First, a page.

Unplugging to Reconnect: Homesteading and the Kids’ Higher Education, Part 3

Reader Contribution by John Atwell
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Homeschool Microbiology – Lacto-fermenting cabbage for kraut, cacao for chocolate, and banana for vinegar.

Read all posts of this serieshere.

The second trend in popular literature that we saw was an increasingly prevalent understanding that, with the exception of a very few specialty disciplines (biotech, robotics, oceanography, premed, etc.), one’s choice of undergraduate institutions was not as critical to one’s success as once believed, especially in the liberal arts world, among others.

Again, we saw this ?rst-hand when we graduated. For example, straight out of school, I was hired at the same salary as a peer who graduated from Harvard (his parents spent many tens of thousands of dollars more than mine for the same result, and I rose further and quicker than he in the organization; the establishment name on our diplomas did not dictate success).

I went on to work for, and supervise, outstanding people who had graduated from schools that I had never heard of. It just simply didn’t seem to matter from where one’s sheepskin came — there were many other characteristics that better predicted potential and demonstrated capability.

All this said, and with a strong desire to see our kids graduate debt-free (without taxing our own  mental, emotional, and physical health with extra jobs and loans) our plan for our four kids’ higher education has long been to put them into two-year associate-degree feeder programs close to home, unless they should show interest and prowess in a discipline that would be better nurtured by immediate entry to a four (or six) year program (engineering, for example).

Our minds were somewhat ?xed on advancing this plan in Virginia, but our more recent move to Hawaii changed that. Of course, as part of our research on the suitability of the Big Island to our big move and lifestyle change, we spent a good bit of time looking at the University of Hawaii program and the University’s offshoot community college, Hawaii Community College Hilo. (Indeed, the church we visited during our two research trips here before deciding to move — the same church that we attend today — has within the congregation three professors from the local university, several teachers from local grade schools, and multiple parents who currently homeschool their kids or who did so before their kids began college–a wealth of information on the education issue.)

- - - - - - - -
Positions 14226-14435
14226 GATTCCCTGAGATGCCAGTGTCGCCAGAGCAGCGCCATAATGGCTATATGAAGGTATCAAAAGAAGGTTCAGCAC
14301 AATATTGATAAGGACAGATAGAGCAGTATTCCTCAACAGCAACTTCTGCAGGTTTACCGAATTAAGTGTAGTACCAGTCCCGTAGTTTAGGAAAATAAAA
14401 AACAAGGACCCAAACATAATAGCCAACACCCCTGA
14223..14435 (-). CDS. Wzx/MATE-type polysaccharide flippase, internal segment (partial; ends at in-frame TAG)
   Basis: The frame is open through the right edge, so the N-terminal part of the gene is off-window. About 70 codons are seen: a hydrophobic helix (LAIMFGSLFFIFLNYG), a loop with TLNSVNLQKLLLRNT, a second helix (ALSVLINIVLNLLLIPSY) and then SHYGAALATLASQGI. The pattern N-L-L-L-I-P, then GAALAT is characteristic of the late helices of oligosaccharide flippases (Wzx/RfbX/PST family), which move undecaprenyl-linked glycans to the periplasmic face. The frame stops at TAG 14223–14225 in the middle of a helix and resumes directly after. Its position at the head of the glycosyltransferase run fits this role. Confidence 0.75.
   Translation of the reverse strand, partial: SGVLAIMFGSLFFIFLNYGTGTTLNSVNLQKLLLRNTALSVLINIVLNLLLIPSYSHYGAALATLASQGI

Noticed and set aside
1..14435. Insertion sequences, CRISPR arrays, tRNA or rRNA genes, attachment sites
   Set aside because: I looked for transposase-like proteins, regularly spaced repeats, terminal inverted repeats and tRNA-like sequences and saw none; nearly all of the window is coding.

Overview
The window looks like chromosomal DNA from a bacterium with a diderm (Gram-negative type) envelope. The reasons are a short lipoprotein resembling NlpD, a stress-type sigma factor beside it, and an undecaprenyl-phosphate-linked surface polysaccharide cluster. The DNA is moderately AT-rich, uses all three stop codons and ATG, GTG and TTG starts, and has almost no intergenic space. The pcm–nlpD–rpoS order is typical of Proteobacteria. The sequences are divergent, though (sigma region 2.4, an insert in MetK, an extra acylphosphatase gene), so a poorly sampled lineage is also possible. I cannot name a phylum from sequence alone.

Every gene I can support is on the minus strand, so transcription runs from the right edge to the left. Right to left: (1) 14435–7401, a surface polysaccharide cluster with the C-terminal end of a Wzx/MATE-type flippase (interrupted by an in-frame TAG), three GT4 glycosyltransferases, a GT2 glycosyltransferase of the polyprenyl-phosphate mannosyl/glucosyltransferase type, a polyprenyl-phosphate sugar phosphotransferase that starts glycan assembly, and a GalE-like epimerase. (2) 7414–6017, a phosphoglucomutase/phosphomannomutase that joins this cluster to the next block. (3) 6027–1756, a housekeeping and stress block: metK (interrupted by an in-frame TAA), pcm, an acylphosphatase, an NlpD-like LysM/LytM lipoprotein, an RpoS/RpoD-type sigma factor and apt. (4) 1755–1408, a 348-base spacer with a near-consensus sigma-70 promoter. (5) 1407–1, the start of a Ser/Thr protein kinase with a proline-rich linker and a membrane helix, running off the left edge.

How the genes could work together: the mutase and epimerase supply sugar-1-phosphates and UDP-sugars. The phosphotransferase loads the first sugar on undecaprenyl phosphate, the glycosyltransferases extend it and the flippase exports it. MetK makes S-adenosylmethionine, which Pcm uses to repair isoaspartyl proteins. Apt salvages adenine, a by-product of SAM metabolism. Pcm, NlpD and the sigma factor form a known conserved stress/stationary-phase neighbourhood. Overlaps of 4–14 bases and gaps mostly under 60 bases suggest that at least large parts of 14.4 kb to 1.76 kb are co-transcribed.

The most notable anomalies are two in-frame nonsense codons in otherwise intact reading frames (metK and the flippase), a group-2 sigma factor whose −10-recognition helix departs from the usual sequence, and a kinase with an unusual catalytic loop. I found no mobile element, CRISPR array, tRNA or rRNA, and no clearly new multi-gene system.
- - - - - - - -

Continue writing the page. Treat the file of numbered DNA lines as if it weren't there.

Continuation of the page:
Stretch Learning

Based on my personal experience as a college foreign-exchange student in Thailand and the tales of many others who have undertaken unconventional learning opportunities (my wife did some Habitat for Humanity gigs), we have also long encouraged the kids to take advantage of the unique growth experience provided by studying at least a semester, if not a full year, abroad and/or in another stretch environment (semester at sea, for example), and we will continue prodding them in that direction.

(As a side note, many kids today, especially foreign students, actually knock out this life-changing, eye-opening experience in high school. One of my jobs here is to place those international students in public schools on island.)

During education planning discussions with the kids, “gap” years or semesters are not out of the question, as long as the gap has a well planned program of growth and learning, like a workstudy program, an internship in an apiary or museum or government of?ce, a mission trip. I spent two semesters away from campus in a government internship program and, as a result, landed a career-path type job right out of school (and I still graduated early because of the A.P. credits and some summer semesters).

Also on the table is military service before, during, or after some course work. From ROTC to reserves to active duty, in our professional lives, we routinely witnessed the superior work traits and maturity of employees who had spent some time in the military before joining the civilian work force when compared to new hires straight out of college.

There is a nice ?nancial aid side to military service as well, which brings me to our next section… (Part 1, Part 2. To be continued…)

John Atwelland his family’s journey into sustainable living, organic food, and homesteading began while living in the San Francisco Bay area some seven years ago. Their current grand life experiment — detaching from a fast-paced, conventional, urban lifestyle to establish a sustainable, organic homestead, homeschool their kids, and become more involved in community and church — began in earnest in early 2014. Find them online atSojourn Chronicleand read all of John’s MOTHER EARTH NEWS postshere

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